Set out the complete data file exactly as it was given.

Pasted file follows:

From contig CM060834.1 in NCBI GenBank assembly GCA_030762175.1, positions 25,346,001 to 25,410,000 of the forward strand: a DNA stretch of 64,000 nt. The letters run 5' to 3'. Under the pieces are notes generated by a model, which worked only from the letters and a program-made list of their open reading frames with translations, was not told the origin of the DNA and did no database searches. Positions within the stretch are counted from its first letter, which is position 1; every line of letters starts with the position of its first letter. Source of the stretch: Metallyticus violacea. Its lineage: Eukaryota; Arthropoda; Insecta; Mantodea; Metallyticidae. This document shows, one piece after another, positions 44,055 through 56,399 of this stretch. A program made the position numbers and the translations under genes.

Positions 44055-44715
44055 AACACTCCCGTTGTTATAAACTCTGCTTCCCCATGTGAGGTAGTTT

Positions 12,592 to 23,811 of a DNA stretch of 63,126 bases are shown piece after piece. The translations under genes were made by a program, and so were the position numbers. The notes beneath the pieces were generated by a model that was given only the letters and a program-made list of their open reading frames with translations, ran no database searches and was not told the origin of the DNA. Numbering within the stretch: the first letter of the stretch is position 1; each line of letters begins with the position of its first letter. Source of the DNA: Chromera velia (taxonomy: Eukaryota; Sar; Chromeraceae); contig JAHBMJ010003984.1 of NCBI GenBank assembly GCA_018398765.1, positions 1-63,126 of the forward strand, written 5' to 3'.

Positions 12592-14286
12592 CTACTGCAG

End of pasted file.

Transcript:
From contig CM060834.1 in NCBI GenBank assembly GCA_030762175.1, positions 25,346,001 to 25,410,000 of the forward strand: a DNA stretch of 64,000 nt. The letters run 5' to 3'. Under the pieces are notes generated by a model, which worked only from the letters and a program-made list of their open reading frames with translations, was not told the origin of the DNA and did no database searches. Positions within the stretch are counted from its first letter, which is position 1; every line of letters starts with the position of its first letter. Source of the stretch: Metallyticus violacea. Its lineage: Eukaryota; Arthropoda; Insecta; Mantodea; Metallyticidae. This document shows, one piece after another, positions 44,055 through 56,399 of this stretch. A program made the position numbers and the translations under genes.

Positions 44055-44715
44055 AACACTCCCGTTGTTATAAACTCTGCTTCCCCATGTGAGGTAGTTT

Positions 12,592 to 23,811 of a DNA stretch of 63,126 bases are shown piece after piece. The translations under genes were made by a program, and so were the position numbers. The notes beneath the pieces were generated by a model that was given only the letters and a program-made list of their open reading frames with translations, ran no database searches and was not told the origin of the DNA. Numbering within the stretch: the first letter of the stretch is position 1; each line of letters begins with the position of its first letter. Source of the DNA: Chromera velia (taxonomy: Eukaryota; Sar; Chromeraceae); contig JAHBMJ010003984.1 of NCBI GenBank assembly GCA_018398765.1, positions 1-63,126 of the forward strand, written 5' to 3'.

Positions 12592-14286
12592 CTACTGCAG